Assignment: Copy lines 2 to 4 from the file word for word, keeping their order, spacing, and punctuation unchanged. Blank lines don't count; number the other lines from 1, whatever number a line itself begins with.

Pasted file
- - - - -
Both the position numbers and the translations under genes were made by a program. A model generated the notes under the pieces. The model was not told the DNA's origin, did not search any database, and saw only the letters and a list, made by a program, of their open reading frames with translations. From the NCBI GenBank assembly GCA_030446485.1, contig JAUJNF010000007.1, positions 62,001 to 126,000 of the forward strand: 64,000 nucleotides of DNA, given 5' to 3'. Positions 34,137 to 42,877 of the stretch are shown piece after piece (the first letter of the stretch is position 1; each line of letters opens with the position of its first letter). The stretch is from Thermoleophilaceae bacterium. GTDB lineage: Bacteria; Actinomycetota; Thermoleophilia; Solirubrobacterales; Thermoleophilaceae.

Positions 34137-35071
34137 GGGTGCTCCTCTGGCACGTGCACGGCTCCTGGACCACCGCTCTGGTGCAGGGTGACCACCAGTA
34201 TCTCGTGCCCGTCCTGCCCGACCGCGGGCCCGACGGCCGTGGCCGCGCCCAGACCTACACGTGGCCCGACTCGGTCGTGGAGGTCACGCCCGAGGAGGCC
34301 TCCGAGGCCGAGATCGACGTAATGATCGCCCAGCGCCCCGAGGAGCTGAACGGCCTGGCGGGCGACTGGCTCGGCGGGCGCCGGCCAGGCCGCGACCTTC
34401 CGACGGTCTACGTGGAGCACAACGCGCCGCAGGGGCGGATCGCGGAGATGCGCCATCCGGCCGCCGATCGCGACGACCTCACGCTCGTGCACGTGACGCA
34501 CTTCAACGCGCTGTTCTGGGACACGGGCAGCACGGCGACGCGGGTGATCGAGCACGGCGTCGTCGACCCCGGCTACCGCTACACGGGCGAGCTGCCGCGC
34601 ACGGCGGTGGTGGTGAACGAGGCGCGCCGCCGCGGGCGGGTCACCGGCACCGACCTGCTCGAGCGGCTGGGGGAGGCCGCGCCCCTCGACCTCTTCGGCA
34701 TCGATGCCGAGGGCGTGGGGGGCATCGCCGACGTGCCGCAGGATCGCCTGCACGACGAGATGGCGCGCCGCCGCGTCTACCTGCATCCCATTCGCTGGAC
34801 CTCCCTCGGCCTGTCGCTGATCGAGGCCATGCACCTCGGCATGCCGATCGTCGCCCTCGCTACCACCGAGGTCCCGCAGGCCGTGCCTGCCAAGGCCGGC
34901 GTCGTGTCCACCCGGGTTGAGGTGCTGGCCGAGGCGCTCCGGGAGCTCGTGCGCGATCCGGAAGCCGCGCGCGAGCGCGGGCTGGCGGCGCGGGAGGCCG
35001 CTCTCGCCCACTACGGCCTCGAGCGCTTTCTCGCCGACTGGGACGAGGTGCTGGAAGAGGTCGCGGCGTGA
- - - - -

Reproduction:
Positions 34137-35071
34137 GGGTGCTCCTCTGGCACGTGCACGGCTCCTGGACCACCGCTCTGGTGCAGGGTGACCACCAGTA
34201 TCTCGTGCCCGTCCTGCCCGACCGCGGGCCCGACGGCCGTGGCCGCGCCCAGACCTACACGTGGCCCGACTCGGTCGTGGAGGTCACGCCCGAGGAGGCC